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The Guilfordian. online resource (None) 1914-current, September 06, 2013, Image 2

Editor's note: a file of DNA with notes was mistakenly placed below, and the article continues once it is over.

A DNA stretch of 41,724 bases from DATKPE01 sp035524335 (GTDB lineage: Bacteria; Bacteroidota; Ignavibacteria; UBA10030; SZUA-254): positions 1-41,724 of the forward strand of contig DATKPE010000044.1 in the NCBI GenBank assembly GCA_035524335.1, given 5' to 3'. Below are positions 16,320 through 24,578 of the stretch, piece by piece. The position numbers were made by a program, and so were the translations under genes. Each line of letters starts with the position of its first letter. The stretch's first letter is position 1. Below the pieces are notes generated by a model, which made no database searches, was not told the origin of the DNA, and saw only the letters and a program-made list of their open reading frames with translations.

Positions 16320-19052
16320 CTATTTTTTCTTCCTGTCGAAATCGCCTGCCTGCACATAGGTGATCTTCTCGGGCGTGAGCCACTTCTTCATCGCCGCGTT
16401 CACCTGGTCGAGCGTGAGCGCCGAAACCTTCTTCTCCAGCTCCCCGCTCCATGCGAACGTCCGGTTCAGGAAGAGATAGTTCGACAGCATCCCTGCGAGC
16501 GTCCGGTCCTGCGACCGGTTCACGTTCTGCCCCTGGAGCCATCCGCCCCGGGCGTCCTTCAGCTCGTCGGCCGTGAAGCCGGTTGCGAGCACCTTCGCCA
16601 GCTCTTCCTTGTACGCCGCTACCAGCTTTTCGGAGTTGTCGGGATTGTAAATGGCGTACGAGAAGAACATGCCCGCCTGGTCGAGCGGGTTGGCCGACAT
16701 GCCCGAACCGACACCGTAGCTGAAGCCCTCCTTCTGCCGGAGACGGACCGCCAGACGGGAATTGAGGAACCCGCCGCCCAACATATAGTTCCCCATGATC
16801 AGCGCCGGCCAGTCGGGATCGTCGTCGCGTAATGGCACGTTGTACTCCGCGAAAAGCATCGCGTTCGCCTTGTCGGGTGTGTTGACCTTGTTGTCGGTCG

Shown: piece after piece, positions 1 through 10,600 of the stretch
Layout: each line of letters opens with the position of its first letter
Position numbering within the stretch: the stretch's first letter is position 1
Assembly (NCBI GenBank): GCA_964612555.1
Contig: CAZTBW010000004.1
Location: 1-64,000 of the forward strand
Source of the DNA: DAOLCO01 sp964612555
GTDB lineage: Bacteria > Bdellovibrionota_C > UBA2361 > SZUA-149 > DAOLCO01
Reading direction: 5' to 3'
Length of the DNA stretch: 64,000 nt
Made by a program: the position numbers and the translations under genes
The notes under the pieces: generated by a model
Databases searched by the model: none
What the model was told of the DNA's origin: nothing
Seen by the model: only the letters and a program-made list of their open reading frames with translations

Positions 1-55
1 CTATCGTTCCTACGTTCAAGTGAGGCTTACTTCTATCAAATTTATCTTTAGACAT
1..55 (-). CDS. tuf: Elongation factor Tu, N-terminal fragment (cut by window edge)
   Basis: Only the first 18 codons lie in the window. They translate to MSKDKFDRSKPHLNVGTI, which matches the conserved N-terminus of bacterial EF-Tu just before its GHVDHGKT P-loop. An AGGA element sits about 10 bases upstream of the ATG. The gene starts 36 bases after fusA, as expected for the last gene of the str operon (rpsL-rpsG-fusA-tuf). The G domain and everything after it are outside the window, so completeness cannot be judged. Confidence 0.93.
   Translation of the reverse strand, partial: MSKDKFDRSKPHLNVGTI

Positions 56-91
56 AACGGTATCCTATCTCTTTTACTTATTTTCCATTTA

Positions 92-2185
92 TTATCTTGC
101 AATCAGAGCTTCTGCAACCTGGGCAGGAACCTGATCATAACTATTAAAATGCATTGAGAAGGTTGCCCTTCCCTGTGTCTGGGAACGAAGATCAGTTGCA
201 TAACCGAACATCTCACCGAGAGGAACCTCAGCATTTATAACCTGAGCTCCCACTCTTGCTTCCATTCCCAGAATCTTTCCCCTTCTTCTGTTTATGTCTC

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NEWS WWW.GUILFORDIAN.COM Admissions office exceeds enrollment expectations Continued from Page I "I wanted to see different types of people," said sophomore transfer student Jeremy Shaheen. "Each person at this college is different and has something unique about them. That was big for me. I just really like the culture here so far." According to Strickler, the search didn't simply focus on collecting as many students as possible. Instead, it focused on finding students who would positively contribute to the institution while benefitting from it on an individual level. "We're Guilford College, with our Guilford sense of place and our Guilford sense of community and the value that we place on diversity," said Strickler. "We (have to) get the right number of bodies, we need to get the right number of folks coming in the door, but we also need to find people who are going to thrive here. Right now, we feel ... we've accomplished both." Although the Admissions Office had much to do with the success, Strickler emphasized the importance of letting students decide for themselves if Guilford was a good fit. "We do not sell any student on Guilford College," Strickler said. "The students essentially convince themselves that Guilford's the right place, and we just facilitate the conversation that allows that to happen." This was certainly the case for first-year Mo San, who didn't need much convincing when making her college decision. "Guilford has a good reputation, and it's a writing intensive school and a small, diverse school," said San. "I'm loving it here so far, and I'm proud that I get to be here." The Admissions Office's success is obvious, but Strickler believes that the true test of the success is still unknown. "One of the real challenges is that people look at enrollment as a number — first day they arrive. And enrollment is a combination of that number first day and (students') experiences and their growth and their participation in their community over one, two, three years. "The real test isn't how many you have walking in first day. The real test is how many you have walking in the first day and First-year Momo Ssin twirls glow sticks among friends at the concert on Aug. 24 during her first weekend on campus. then staying to rise and attain degrees." While the long-term successes can't yet be measured, the Admission Office has started the school year off on a good foot, which Strickler attributes to the collaborative elbow grease and brainstorming of many. "This is a community-won effort," said Strickler. "The number of people who have invested their time and energy in helping us this year — faculty. staff, other students — has been phenomenal. I have been amazed at the willingness of our human resources here to invest their time and energy to assist us. "It makes our job easier. But I would never say our job is easy." SENATE Update oo>K>x>c>>oo>x>>>c>^ This Week's Developments The traditional student body Senate had its first official meeting of the year and started it off by inviting Sandy Bowles, director of judicial affairs, and Aaron Fetrow, dean of students, to discuss the new judicial point system. Next Week's Plans Senate is hoping to bring Craig Munhall to discuss Meriwether Godsey’s food catering service for students and to field general questions about food on-campus. Contact Us We need to hear your voice! Have an idea? Concern? Great recipe? Killer knock-knock joke? It’s important to us. Questions? Email: senate(^ or visit Compiled by Samir Hazboun, Community Senate president Search Committee seeks Chabotar’s succesor BY BRYAN DOOLEY S»«ORWWTa Do you know any educators who are collaborative, smart with money and can communicate effectively with students, faculty and staff? How about someone who understands and lives by the Guilford core values and embodies all that makes Guilford unique? If so, tell them that Guilford is hiring. On June 30, 2014, Guilford's current president, Kent Chabotar, steps down after 12 years of leadership. Before that happens however, a replacement must be found. The search for the next president ramped up over the summer with the formation of the Presidential Search Committee. "No one person can meet all the criteria suggested by the Board, faculty and others," trustee and Presidential Search Committee chair Carole Bruce said in an email. "Strong leadership skills to lead the college in the manner of Friends in strategy, academic quality, fund raising, financing and student life are among the core requirements. "The Search Committee is currently accepting nominations from all members of the Guilford Community." At this point, the search process is in its infancy. "The search committee has met once in July," Suzanne Ingram, assistant director of communications and marketing and staff representative for the committee, said in email. "We introduced ourselves and explained our roles at the college. We were presented with the charge to the committee from the board of trustees." The charge laid out responsibilities and a deadline of Jan. 31, 2014, for when the board expects the search committee's short list of three qualified candidates. The committee is composed of representative members from among faculty, staff, traditional students, CCE students, current administration, the board of visitors, alumni and the trustees. The committee has also received feedback from faculty in the form of the "Faculty Statement on the Next President of Guilford College." Search committee members expressed that it is early in the process, but they are highly committed to the best outcome of this important search. "I have been teaching here since 1999," said Jim Hood, professor of English and committee member. "I am an alumnus and both my children went here. I want to ensure the future of the college." Junior Lyes Benarbane voiced similar goals from a traditional student perspective. "I am very committed to this position (on the search committee)," said Benarbane. "Guilford has nestled itself very deeply where my commitments lie. I think I can leave an important legacy for the next hundred years. It is most important that the undergraduate educational level for traditional students is at the fullest it can be." Kami Rowan, associate professor of music, offers three goals that most of the committee members would agree with. I want a president that can deal with all factions of the college and work well with them," said Rowan. Someone who will uphold and support the values of Guilford and manage the financial situation." Next in the process is hiring a search consultant firm, along with writing and approving a leadership statement, which is similar to a job description. The search committee welcomes feedback throughout the whole process. Rowan is excited about this huge transition in the college's history. "There's a lot of forward momentum at Guilford right now," said Rowan. "I am really excited about where Guilford is in marketing, technology and where our study abroad is going. The new president can really help keep this momentum going." 4’ It